When a person is injured or made ill at work, it can be a frustrating experience. Not only are they concerned about regaining their health, but they may be incurring hefty medical bills and other expenses that they are unable to pay for, because they cannot work. It is for this reason that Illinois provides workers' compensation benefits to qualifying individuals.
Sometimes a dispute arises regarding a claim for workers' compensation benefits. When this happens, it may be possible for workers and employers in Illinois to negotiate the dispute, resulting in what is known as a "settlement contract." This is an agreement between the employer and worker that states how much money will be paid in exchange for closing the claim.
While some jobs, like working in the manufacturing or construction industries, present inherent dangers, the fact of the matter is that just about anyone in Illinois can be injured on the job. For example, a worker who strains to lift a heavy box could injure their back. Or, a person who types at a computer all day every day could develop a repetitive stress injury.
A successful workers' compensation claim can provide an injured worker with the financial support they need to recover from their harm and get themselves ready to return to work. There are many steps that must be followed to prevail in a workers' compensation claim, and this blog has addressed many of the issues that individuals can face when they decide to seek this specific form of benefits. One important issue that workers should be aware of, however, is the statute of limitations that applies to workers' compensation claims.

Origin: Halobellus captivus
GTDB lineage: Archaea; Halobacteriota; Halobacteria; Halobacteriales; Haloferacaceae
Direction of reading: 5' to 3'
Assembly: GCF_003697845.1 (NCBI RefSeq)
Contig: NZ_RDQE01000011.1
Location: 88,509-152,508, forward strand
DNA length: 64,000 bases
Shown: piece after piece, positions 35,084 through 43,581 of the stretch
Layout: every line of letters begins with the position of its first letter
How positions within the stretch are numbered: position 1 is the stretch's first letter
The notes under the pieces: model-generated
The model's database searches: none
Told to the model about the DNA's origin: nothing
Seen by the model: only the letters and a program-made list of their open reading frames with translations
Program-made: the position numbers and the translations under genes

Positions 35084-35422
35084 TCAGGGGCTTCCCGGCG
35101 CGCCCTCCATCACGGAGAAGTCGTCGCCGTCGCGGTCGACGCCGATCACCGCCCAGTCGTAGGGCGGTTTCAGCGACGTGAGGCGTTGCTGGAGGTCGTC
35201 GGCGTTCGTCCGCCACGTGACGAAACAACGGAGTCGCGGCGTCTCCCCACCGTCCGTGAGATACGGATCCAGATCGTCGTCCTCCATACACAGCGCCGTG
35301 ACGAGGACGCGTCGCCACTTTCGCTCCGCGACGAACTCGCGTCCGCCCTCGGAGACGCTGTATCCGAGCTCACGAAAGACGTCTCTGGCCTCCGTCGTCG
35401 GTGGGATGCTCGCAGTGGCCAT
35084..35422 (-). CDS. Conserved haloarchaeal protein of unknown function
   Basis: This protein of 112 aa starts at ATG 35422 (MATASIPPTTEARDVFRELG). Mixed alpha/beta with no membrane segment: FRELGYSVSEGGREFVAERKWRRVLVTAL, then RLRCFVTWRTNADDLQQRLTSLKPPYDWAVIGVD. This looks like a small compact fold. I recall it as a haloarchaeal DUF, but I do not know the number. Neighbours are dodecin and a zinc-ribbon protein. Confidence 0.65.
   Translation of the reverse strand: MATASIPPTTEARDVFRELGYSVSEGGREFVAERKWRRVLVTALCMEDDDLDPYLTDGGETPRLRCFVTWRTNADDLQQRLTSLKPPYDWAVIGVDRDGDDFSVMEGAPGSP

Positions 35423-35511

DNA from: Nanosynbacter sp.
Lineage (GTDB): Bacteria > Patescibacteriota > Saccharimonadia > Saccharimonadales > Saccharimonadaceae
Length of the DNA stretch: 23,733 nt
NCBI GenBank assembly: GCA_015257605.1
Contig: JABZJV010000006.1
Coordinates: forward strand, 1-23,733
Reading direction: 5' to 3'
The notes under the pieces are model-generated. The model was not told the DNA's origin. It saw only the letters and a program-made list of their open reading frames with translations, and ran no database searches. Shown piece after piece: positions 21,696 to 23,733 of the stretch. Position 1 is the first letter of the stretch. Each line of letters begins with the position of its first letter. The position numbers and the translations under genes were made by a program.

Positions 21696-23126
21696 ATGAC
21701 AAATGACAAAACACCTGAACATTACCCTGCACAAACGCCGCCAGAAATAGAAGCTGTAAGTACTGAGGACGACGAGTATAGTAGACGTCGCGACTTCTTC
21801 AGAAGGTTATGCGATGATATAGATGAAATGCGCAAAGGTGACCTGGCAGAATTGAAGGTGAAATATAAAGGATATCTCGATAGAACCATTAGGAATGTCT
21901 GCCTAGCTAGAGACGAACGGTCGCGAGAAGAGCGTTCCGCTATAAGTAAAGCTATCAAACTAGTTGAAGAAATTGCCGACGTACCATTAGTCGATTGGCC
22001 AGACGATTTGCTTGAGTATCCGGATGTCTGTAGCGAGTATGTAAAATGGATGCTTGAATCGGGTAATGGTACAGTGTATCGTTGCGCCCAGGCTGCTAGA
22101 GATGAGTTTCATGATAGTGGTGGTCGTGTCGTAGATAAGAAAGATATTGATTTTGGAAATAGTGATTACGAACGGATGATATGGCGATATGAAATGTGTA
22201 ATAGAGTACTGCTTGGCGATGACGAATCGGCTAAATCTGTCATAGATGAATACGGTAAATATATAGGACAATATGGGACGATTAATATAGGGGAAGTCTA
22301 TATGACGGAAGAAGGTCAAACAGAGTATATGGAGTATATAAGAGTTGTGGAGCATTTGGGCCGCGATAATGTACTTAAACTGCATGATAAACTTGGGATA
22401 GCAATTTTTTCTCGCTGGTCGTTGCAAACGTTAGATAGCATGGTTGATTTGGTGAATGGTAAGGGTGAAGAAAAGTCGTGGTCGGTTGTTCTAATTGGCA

After a worker suffers an on-the-job injury, they are generally required to report their injury to their employer. This gives the employer notice of the harm the employee suffered as well as an opportunity to be aware of any claims the employee may make regarding their need for compensation. Illinois workers who are hurt while doing their employment duties should be prepared to provide their employers with certain information about the incidents that caused their harm.
A slip-and-fall at work can lead to months of pain and recovery for an Illinois resident. During their period of recuperation they may discover that they cannot get by without extra income on which to support their family. If they cannot work, they may be entitled to workers' compensation benefits until such time as they are back to working at their full capacity.
As has previously been discussed on this blog, a workplace injury can be a devastating event. Without the ability to work, a person and their family may suffer the financial ramifications of a period away from work and the stresses that accompany it. However, when the accident occurs while on the job, that worker may be able to receive workers' compensation through their employer.
An Illinois employer may be required to provide a hurt worker with compensation if that worker's injuries occurred while they were at work or while they were performing work-related tasks. However, if that employer is never told about the worker's injury then they may never have cause to begin providing that individual with benefits. In essence, a worker's ability to collect workers' compensation benefits does not begin until they report their workplace harm to their employer.
The costs and time needed to litigate every on-the-job injury that Illinois workers may suffer would be astronomical and practically impossible for employers to manage. Some businesses may not be able to keep their doors open and their facilities operating if they had to go to court over every harm that befell their workers. To avoid this logistical and legal headache the workers' compensation system was put into place to provide workers with help and without assigning fault in worksite injury cases.
When Illinois workers suffer injuries while on the job the harm they experience can be devastating. As they recuperate from their injuries they may find themselves unable to work and they may discover that the bills they have incurred from seeking treatment for their ailments are more than they can financially manage. As they regain their capacity to work they may wonder what options they have regarding the recovery of their losses from their employers.